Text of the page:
In 2009, Saudi Arabia suspended the entry of Emirati citizens into its territories using Emirates ID cards. This was to protest against the UAE, which changed its geographical map on those cards. As a result, the UAE Ministry of Foreign Affairs responded immediately to the Saudi decision. The Ministry decided that every UAE citizen that needs to travel to KSA, or needs to cross its territories, must use his/her passport instead of ID cards. 

In 2010, the relations between the two countries nearly broke down when two UAE security boats opened fire on a Saudi boat in Khor al-Adaid, and two Saudi border guards were detained.

UAE expressed its dissatisfaction with the agreement signed in the mid-1970s with KSA, describing it as an unfair agreement. This was expressed during UAE President Sheikh Khalifa Bin Zayed’s visit to Riyadh in December 2004. UAE justifies that the agreement was signed in exceptional circumstances. However, Saudi Arabia considers the agreement valid and fair to both parties.

Second: Economic Competition

Some experts consider that the economic competition is at the forefront of the dispute between the two countries, and the two countries urgently need substantial funding for their economic programs. A former White House official, Kirsten Fontenrose, who is currently in charge of the Saudi diplomatic file at the Atlantic Council, says the two neighbors decided “they have to prioritize their financial future over their friendship,” and continues, “There is no rancor here, just economic facts.” She also adds, “It is an exaggeration to talk about a split as both of the countries try to secure their economic future”.

 The Saudi competition with Emirates had begun through developing many sectors, such as tourism, technology and aviation. Moreover, on July 5, 2021, the KSA announced some amendments to import rules from other GCC member states. This is to exclude goods produced in free zones and those that use Israeli components from preferential customs concessions.  On February 15, 2021, Riyadh issued an ultimatum to foreign companies that, in order to obtain government contracts, they must move their main regional headquarters to Saudi Arabia by 2024. The Saudi Crown Prince is leading a strong campaign to persuade multinational companies to move their regional headquarters from Dubai to Riyadh, the Financial Times reported.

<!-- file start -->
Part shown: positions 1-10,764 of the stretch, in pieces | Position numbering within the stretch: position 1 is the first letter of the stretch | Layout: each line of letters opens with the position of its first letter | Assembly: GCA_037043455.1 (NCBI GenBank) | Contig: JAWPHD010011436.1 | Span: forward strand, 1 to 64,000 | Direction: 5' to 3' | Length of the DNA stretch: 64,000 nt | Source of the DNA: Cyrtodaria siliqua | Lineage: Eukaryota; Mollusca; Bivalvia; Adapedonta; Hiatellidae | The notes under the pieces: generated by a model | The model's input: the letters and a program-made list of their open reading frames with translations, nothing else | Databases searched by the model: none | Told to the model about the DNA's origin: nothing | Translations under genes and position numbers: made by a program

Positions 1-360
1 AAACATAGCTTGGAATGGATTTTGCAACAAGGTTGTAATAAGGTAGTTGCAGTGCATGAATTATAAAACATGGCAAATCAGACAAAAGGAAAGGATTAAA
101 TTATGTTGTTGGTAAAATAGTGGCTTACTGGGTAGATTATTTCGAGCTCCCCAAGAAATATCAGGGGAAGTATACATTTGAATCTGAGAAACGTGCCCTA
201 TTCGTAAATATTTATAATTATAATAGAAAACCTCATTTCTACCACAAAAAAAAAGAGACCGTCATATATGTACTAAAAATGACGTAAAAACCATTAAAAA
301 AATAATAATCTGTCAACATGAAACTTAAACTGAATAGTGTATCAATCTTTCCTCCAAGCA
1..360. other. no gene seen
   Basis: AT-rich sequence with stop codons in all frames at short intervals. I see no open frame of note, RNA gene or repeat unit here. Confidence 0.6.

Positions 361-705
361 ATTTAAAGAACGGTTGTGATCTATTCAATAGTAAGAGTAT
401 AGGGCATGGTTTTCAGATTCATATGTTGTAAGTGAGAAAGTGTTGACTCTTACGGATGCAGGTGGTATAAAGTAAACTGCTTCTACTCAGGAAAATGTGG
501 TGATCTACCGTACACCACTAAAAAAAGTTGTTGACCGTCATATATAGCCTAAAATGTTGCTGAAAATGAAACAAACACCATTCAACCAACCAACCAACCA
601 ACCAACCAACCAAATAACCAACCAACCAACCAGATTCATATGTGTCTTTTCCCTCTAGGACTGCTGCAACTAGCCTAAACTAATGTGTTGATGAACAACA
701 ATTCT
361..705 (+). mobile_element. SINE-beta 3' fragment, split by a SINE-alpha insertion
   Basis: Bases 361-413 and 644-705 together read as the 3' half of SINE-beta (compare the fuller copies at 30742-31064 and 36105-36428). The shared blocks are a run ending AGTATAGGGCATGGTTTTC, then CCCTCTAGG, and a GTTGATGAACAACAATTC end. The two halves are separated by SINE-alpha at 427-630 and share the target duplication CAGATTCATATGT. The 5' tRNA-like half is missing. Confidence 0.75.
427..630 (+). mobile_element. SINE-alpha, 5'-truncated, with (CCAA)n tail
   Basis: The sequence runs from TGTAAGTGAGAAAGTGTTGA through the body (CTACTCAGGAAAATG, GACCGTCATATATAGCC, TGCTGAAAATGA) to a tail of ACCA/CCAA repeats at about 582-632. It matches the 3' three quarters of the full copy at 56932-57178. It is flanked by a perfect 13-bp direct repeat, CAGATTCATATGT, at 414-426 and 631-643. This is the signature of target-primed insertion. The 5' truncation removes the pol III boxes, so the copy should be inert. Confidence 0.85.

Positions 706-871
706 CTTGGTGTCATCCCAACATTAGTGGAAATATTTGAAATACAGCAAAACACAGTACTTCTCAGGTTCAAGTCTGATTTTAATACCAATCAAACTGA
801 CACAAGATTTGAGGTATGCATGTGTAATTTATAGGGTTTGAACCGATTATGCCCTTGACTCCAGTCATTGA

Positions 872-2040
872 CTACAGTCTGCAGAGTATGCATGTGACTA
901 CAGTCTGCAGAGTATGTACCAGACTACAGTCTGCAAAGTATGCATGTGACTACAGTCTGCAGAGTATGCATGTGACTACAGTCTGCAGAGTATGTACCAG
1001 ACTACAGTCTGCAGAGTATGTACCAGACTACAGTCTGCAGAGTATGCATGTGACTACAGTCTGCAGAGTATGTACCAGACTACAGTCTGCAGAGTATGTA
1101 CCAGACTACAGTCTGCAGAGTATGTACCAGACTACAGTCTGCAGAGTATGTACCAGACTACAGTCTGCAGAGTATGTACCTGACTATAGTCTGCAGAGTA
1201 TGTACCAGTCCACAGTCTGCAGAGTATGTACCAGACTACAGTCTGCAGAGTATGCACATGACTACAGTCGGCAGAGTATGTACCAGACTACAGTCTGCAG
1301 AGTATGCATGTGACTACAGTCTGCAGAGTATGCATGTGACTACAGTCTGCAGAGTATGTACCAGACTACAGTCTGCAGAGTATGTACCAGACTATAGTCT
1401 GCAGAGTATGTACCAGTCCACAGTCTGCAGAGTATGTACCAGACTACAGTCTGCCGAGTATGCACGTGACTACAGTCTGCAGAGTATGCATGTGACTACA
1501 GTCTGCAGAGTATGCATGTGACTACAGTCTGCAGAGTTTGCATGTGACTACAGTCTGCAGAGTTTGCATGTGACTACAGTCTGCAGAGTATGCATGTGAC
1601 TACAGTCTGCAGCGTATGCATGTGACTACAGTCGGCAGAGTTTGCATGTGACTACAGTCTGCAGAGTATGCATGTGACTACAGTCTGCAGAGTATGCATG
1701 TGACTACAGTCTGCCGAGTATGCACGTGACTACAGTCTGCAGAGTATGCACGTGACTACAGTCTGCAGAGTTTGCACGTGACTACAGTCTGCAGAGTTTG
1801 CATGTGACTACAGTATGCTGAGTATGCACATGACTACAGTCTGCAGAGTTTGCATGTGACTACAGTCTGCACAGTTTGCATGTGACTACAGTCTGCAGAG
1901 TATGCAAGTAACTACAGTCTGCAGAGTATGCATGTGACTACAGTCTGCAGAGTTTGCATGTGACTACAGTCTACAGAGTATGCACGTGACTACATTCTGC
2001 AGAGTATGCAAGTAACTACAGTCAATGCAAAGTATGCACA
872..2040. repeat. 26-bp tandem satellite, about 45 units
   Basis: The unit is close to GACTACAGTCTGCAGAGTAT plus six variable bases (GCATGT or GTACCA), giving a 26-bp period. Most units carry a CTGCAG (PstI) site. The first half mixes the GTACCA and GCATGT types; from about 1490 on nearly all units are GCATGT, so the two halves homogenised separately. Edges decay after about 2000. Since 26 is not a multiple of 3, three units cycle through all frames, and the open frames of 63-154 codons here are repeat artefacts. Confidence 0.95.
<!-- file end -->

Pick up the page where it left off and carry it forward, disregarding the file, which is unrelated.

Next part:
Third: Diplomatic Contrast

The rulers of the two countries are competing for greater influence in regional and international politics and allying with the U.S. administration since it is the superpower and ruler of the new world order. Both states want to establish themselves as a regional and international center, and, on this basis, they are dealing with regional and international issues and actors.

While the UAE wants to make Saudi Arabia a vassal state, Saudi Arabia wants to remain the first and the top as the leader of the GCC, the league of Arab states and OIC members. As a result, this has led Saudi Arabia to form several Arab and Islamic alliances in record time to emphasize its regional and international presence and influence.

As a result of the changes caused by the election of Joe Biden as president of the United States, Saudi Arabia has recently sought to improve its relations with Qatar and Turkey. On January 5, 2021, KSA called for the Al Ola Summit as a springboard to end the Saudi-Qatari dispute and to be a step toward reconciliation between the two countries, after three years of rupture. However, Emirati Crown Prince was absent at that summit, as the UAE does not prefer the rapprochement with Qatar and Turkey. It just deals with that reconciliation with reluctance.

The UAE, in turn, maintains its political and economic relations with Iran despite the claim of its alliance with Saudi Arabia. This happens despite the fact that Iran threatens and attacks Saudi interests from its territory and through Iraqi and Yemeni territories. Furthermore, the volume of trade between Tehran and Abu Dhabi remains at a high level, and the UAE has no threat to its economic interests by Iran.

The UAE was also headed toward normalization with Israel in early 2020, without prior coordination with its supposed ally. On the other hand, Saudi Arabia improved its relations with the Sultanate of Oman, which culminated in the visit of the Sultan of Oman, Haitham bin Tariq, to Riyadh on July 11, 2021.

Fourth: Personal Grudges

The WikiLeaks documents, leaked to decision-making circles in the United States, show the extent to which the rulers of the UAE secretly despise Saudi rulers and their political system. According to a document dated June 16, 2004, the ruler of Dubai and Prime Minister of the UAE, Mohammed bin Rashid, told U.S. Forces Commander General John Abizaid,  during a dinner meeting in Abu Dhabi, “The Saudi leadership does not have a long-term vision, which allowed the extremists to become powerful, so the whole region is suffering now.” In that same meeting, bin Zayed said, “The Saudi leadership is too old.”